The degradation of proteins and amino acids to sustain leaf respiration has been shown to occur, mostly during senescence or stressful conditions (Moller & Kristensen, 2004). However, it has also been suggested that protein degradation feeds respiratory metabolism under ‘ordinary’ conditions (Bouma et al., 1994; Lehmeier et al., 2008). In particular, Lys has been proposed to be recycled back to 2HG, which contributes to sustaining the mitochondrial respiratory chain with electrons (2HG oxidized to 2OG) under specific circumstances (Ishizaki et al., 2005; Araujo et al., 2010, 2011). It should be noted that in plants, Lys biosynthesis occurs in the chloroplast and 2HG evolved by Lys degradation should be imported into the mitochondria to be oxidized to 2OG (Araujo et al., 2010). Lys catabolism is also believed to be essential for sustaining Glu synthesis via acetyl-CoA in animals (brain tissue) and via 2HG in senescing plant leaves (for a review, see Galili, 2002; Kirma et al., 2012). Here, we show that both Lys synthesis and its degradation are enhanced in mutants and did not involve acetyl-CoA as an intermediate (Fig. 3): 13C-labelled Glc caused a 13C-enrichment in Lys in hemihomozygous lines and 13C-labelled Lys caused a 13C-enrichment in Pro in ICDH idh lines. Should acetyl-CoA be the major product of AAA degradation, the 13C-enrichment in Pro after 13C-3-Glc labelling would have been negligible. Similarly, the redistribution of the 13C-atom by the pentose phosphate pathway is unlikely because Phe was not labelled in hemihomozygous lines and was even less 13C-enriched than in the control. It should also be noted that under our conditions (positional labelling), the 13C-atom inherited from 13C-3-Glc was lost as CO2 along the classical respiratory pathway, and thus other pathways –such as, here, Lys metabolism– must be considered to explain the 13C-enrichment in Pro (Fig. 4, dark grey circles).

The Lys pathway (including Lys biosynthesis) thus appeared to be a respiratory bypass sustaining 2OG production (allocated to Glu and Pro) and compensating for the lower 2OG synthesis. Indeed, Lys catabolism has been proved able to evolve 2OG as a terminal product (Araujo et al., 2010; Engqvist et al., 2011; Fig. 4). The enhancement of the Lys pathway is probably detrimental to Thr and Ile synthesis, which starts from the same precursor aspartate-semialdehyde, because Thr and Ile contents were somewhat (but insignificantly) lower in hemihomozygous lines ( 0.1) and Ile was not 13C-enriched in hemihomozygous lines. In addition to developmental higher respiratory requirements, the embryo lethality found here in double mutants may have originated from the larger Lys demand competing with respiratory Lys consumption. We recognize that the genetic origin of the increased flux through the Lys pathway has not been investigated here. It may consist in the stimulation of transcription of genes encoding enzymes of the Lys pathway and/or post-transcriptional events. Lys synthesis and degradation is believed to be controlled mainly by feedback inhibition of dihydrodipicolinate synthase by Lys (Griffin et al., 2012) and expression of Lys-oxoglutarate reductase/saccharopine dehydrogenase, respectively (Galili, 2002; Stepansky et al., 2005). Here, Lys concentrations are not significantly different between plant lines and thus an increase of enzyme contents appears more plausible. The resulting metabolic flux through the Lys pathway is probably not large, though. In fact, in the hemihomozygous line idh ICDH, the 13C-amount is increased two-fold only upon labelling (Fig. 3). Lys is not a very abundant amino acid and thus its biosynthetic rate is certainly < 0.05 μmol m−2 s−1, which is the average value of total leaf N assimilation (Tcherkez & Hodges, 2008). In other words, it is plausible that in hemihomozygous lines, the Lys pathway and other respiratory bypasses occur concomitantly.

The Lys pathway is comparable but less efficient than usual respiratory metabolism. In fact, the whole pathway may be summarized as follows: inline image. First, it evolves CO2 during both Lys synthesis and degradation and consumes bicarbonate, giving a net CO2 evolution rate of 1 mol CO2 mol−1 Lys, equal to I(C)DH-catalyzed activity. Secondly, both Lys synthesis and degradation involve NH2-group exchanges, which are perfectly balanced; that is, the net output of the Lys pathway is the production of 1 mol 2OG mol−1 Lys. Thirdly, the Lys pathway considered from 2 PEP to 2OG, has no net ATP production and yields one reductive equivalent; the ‘ordinary’ pathway from 2 PEP to 2OG (with PEPC-catalyzed oxaloacetate production and I(C)DH activity) yields one ATP and two reductive equivalents. There is some uncertainty about the final ATP budget because different NAD(P)H dehydrogenases (complex I, external dehydrogenases) and the alternative oxidase may be involved, but overall it is likely that the Lys pathway is energetically less favourable.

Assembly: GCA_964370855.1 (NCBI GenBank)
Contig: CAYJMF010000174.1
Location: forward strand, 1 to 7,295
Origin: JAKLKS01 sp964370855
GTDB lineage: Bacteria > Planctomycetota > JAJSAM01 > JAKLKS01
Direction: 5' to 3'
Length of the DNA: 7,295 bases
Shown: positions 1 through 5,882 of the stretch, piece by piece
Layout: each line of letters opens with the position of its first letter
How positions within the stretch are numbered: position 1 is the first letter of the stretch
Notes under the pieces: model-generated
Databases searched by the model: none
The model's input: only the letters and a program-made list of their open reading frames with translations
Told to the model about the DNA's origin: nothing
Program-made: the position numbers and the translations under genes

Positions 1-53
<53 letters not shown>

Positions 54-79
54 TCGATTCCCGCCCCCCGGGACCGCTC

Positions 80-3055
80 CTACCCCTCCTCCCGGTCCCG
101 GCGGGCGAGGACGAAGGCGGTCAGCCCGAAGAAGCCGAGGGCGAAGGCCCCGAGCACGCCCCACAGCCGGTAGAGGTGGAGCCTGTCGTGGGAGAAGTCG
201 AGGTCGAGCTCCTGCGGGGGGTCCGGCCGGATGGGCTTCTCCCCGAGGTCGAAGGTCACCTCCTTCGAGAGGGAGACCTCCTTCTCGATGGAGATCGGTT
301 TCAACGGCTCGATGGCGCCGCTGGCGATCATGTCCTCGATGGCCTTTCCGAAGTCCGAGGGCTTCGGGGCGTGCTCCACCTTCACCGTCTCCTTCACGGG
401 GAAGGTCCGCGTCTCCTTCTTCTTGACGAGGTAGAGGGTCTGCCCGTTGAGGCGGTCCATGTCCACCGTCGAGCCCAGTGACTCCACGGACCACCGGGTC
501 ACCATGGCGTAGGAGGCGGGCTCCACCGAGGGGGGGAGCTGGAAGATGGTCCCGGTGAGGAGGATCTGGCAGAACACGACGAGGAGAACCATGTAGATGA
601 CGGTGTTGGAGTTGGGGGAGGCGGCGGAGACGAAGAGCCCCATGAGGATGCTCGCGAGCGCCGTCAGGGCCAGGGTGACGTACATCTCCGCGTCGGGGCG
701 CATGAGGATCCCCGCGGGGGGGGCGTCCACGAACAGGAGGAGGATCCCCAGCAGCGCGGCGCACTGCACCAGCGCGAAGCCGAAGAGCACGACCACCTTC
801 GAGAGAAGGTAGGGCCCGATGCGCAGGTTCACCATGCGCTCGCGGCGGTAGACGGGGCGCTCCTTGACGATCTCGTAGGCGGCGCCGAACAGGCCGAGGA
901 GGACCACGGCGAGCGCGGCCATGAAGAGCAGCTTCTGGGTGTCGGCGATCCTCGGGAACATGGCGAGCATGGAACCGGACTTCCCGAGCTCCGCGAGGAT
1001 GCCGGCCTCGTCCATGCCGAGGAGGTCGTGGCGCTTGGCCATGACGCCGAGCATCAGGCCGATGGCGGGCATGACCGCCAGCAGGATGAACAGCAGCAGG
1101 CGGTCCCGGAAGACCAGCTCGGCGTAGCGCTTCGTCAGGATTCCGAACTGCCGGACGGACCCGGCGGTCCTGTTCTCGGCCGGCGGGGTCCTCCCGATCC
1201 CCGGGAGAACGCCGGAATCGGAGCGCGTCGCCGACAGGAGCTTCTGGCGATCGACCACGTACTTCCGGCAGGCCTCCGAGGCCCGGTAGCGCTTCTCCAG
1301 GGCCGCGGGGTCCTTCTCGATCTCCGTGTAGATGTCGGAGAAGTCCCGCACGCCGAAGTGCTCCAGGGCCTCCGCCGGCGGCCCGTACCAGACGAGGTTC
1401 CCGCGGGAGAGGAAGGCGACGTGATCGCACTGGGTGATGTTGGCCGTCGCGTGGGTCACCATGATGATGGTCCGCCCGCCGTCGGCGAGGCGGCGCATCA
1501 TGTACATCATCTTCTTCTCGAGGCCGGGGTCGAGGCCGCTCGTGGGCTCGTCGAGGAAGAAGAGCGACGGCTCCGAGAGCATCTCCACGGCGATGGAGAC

Rationale and perspectives

Taken as a whole, the influence of the restriction in I(C)DH activity appears to be modest. In addition to being feebly sensitive to changes in that step (low control coefficient), leaf respiration seems to be further sustained by the Lys bypass. These results help to explain why metabolic (respiratory) mutations are associated with negligible phenotypic effects. However, two critical issues remain: Why is Lys metabolism a preferential, alternative respiratory pathway? Is the catabolism of other amino acids also involved? Significant effects are seen on aromatic amino acids, Asn and Met in hemihomozygous lines (Fig. 2). While alterations in Asn and Met content are not surprising (both derived from Asp, as Lys is), the effect on aromatic amino acids might have originated from the more intense PEPC activity, which abstracts the precursor (phosphoenolpyruvate) of shikimate synthesis to sustain Asp production. The reasons that might explain why the Lys pathway is privileged over other catabolic routes are the following: (1) the PEPC flux is always relatively large in leaves (≈5% of photosynthesis; Raven & Farquhar, 1990), thus providing considerable amounts of Asp; (2) amongst Asp-derived amino acids, Lys catabolism evolves 2OG; and (3) Lys synthesis does not require reduced one-carbon units (contrary to Thr and Ile that also derive from Asp), which are likely to be limited (see the section ‘Pleiotropic effects of respiratory mutations’). Nevertheless, further examination of in vivo respiratory fluxomics is needed to provide a better picture of integrated catabolic pathways in plant leaves. Therefore, future high-resolution 13C-labelling dynamics will be highly informative and likely to emphasize the involvement of catabolic recycling in feeding leaf respiration.


The authors acknowledge the support of the French Ministry of Higher Education and Research and the Research National Agency for their financial support through a PhD grant and a research project funding (under contract no. 08-330055), respectively.